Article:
Board games, puzzles and cards are great for kids and family time. They are good to have when you can’t get outdoors and fun for cheap entertainment.
This past year, our son received the Exploding Kittens card game and we play that crazy game at least two or three times a week.
Any more Exploding Kittens fanatics out there? Crazy, but fun!
As someone who enjoys organizing, board games drive me a little nuts.
There are some games, like Monopoly, that fit nice and neat in the box they come in.
They sit on a shelf and it’s not a problem to pull them out and put them back. Thanks, Monopoly!
Then there are other games that once you put them together, they never fit back in the box.
Those games usually have big pieces that assemble, like Soggy Doggy and Flying Pigs. You know… all those games that are in every commercial around the holiday season!
Then there are some games, like Mouse Trap, that I’m convinced were created as a joke to test the patience of parents! Oh, the parts!
My goal for board game organization was twofold.
- Simple to take off the shelf.
- Pieces stay together in one place.
Those goals make them easier to put away now and give away later.
IKEA board game storage sets look awesome, but we bought two shelves at a yard sale and one was perfect to hold board games. It needs to be repainted, but it was only $8.00 so we can do that later.
Our storage solution for board games is pieced together but there’s less than $20 in the whole system. The shelf was a steal at $8.00, gray storage containers/card holders/zipper pouches were $8.00 and the oversized bags were $4.00.
I made a few labels on the computer and repurposed a few clear totes to hold some of them games.
I’ll go through the set up below and hopefully it will give you some ideas for how to store puzzles and games too.
Board game storage bags
The solution I found for games that were not going back in the original box was oversized storage bags.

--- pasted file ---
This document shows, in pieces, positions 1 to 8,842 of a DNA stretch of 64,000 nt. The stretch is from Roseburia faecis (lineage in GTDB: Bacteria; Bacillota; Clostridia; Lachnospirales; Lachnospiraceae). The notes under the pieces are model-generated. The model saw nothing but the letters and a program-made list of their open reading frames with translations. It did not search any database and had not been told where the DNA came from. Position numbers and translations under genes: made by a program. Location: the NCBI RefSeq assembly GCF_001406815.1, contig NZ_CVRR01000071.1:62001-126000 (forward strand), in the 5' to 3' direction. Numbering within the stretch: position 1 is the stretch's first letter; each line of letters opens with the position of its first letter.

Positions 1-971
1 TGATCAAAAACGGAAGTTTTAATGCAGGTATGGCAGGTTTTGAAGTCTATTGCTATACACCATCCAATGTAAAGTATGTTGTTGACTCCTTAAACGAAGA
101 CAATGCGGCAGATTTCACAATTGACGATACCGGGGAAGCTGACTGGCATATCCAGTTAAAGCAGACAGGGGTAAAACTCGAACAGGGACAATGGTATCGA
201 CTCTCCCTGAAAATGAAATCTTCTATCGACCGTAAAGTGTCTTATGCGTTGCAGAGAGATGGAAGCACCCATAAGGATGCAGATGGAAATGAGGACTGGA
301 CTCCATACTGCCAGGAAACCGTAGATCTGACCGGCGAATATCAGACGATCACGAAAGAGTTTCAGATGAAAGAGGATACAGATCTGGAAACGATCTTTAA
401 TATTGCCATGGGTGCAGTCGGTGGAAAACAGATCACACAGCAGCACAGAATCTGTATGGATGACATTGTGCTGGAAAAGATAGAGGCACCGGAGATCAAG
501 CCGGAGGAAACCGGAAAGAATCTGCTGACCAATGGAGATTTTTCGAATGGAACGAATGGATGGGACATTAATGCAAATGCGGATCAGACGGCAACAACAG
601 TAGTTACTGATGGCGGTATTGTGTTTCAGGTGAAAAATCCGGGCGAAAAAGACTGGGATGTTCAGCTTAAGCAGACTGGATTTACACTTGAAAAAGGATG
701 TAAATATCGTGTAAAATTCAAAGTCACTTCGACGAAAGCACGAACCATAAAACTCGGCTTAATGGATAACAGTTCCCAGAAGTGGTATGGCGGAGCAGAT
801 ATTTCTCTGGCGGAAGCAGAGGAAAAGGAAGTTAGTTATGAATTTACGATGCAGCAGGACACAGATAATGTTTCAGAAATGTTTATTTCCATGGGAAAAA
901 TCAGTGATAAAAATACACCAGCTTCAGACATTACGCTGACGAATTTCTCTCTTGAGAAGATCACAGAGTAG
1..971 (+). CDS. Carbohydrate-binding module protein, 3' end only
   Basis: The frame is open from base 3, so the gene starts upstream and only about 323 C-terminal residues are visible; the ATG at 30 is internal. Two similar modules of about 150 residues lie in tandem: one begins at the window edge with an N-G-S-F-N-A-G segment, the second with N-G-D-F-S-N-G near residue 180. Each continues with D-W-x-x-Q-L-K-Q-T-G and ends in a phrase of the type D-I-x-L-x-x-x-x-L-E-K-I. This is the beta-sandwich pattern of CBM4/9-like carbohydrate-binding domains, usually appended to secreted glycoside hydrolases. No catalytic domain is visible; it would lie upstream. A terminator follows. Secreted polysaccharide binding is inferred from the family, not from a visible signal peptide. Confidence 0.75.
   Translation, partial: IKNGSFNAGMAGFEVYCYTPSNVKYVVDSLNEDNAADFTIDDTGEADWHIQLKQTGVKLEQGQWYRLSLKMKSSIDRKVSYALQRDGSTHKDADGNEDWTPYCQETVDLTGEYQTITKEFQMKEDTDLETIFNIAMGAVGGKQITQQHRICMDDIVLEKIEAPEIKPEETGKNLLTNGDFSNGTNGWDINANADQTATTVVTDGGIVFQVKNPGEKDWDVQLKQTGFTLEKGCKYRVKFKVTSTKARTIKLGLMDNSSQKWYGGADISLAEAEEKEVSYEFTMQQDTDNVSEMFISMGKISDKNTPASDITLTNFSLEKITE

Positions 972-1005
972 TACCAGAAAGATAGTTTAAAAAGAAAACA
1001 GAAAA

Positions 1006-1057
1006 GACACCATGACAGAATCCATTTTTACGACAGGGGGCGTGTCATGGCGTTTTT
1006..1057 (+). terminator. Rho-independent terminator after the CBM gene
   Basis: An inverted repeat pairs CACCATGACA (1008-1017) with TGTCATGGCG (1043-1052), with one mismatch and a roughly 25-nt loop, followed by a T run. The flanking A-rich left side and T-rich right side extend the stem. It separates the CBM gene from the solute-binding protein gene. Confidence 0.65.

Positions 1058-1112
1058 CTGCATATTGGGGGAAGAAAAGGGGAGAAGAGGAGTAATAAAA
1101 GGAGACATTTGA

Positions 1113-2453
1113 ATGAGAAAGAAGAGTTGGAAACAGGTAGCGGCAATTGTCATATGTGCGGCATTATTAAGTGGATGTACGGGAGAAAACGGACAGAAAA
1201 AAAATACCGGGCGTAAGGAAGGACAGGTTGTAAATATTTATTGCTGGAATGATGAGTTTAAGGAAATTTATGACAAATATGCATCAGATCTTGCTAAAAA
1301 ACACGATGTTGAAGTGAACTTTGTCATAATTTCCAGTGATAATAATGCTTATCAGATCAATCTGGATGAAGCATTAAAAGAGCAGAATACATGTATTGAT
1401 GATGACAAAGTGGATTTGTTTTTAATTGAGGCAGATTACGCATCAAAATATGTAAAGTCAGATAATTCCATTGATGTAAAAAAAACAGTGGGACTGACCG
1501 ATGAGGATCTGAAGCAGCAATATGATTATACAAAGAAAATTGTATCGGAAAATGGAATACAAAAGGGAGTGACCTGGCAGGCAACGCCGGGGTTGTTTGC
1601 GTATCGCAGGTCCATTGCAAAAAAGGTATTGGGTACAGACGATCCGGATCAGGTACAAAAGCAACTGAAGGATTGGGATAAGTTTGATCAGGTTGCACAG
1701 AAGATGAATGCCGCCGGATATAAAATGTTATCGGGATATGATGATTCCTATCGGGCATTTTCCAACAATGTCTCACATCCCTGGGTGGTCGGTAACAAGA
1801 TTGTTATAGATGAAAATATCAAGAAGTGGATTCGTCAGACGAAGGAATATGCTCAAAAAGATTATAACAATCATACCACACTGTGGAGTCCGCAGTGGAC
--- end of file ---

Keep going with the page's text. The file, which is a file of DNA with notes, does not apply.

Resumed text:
I came across these bags in my research and never knew they existed! Cheap- less than $5 for a dozen- and effective, win-win!
Here’s what it looks like with ALL of the Mouse Trap pieces as well as the board game sealed in it! The picture doesn’t do it justice with the size of the bag. I can’t think of many games that would not fit in these bags.
These are being used for the games that have awkward sized pieces or the box was torn- Mouse Trap, Yeti in My Spaghetti and Kerplunk. This is a good solution for boxes that rip apart and pieces constantly fall out.
Playing card storage
If cards were playing card size, I used these small plastic card containers. They are easy to see what’s inside and stackable. You can see them in the picture below beside the clear tote.
For bigger cards, I used pencil case pouches. I had a couple at home and found a couple more at Goodwill.
I saw the zipper pouches below used for card storage on Just a Girl and Her Blog’s tween game room organization article and thought it was a great idea! She uses IKEA Kuggis boxes to store the cards in zipper pouches.
Board games in rectangle boxes, as well as puzzles, fit great on the shelf and stack easily.
There were a few games that needed to be stored vertically. Storing games vertically is a good use of limited space but you may need something like some silicone bands so that the box and pieces stay together.
If you don’t have a freestanding shelf to designate for board games, you could also use closet space.
Other ideas for limited space would be a stackable storage system or a rolling storage system like the ones below.
A hanging closet organizer could be repurposed for board game storage too.
I’m sure this system will change over time as interests change, but it works for now. Keeping the games together will help to pass them on to younger kiddos or donate them to after school programs. Hopefully it gave you some ideas for storage that will work for your home and space.
Our favorite games out of these right now are Exploding Kittens, LIFE, and the Gravity Maze.
Any board games your family enjoys and other ideas for keeping up with games, cards or puzzles?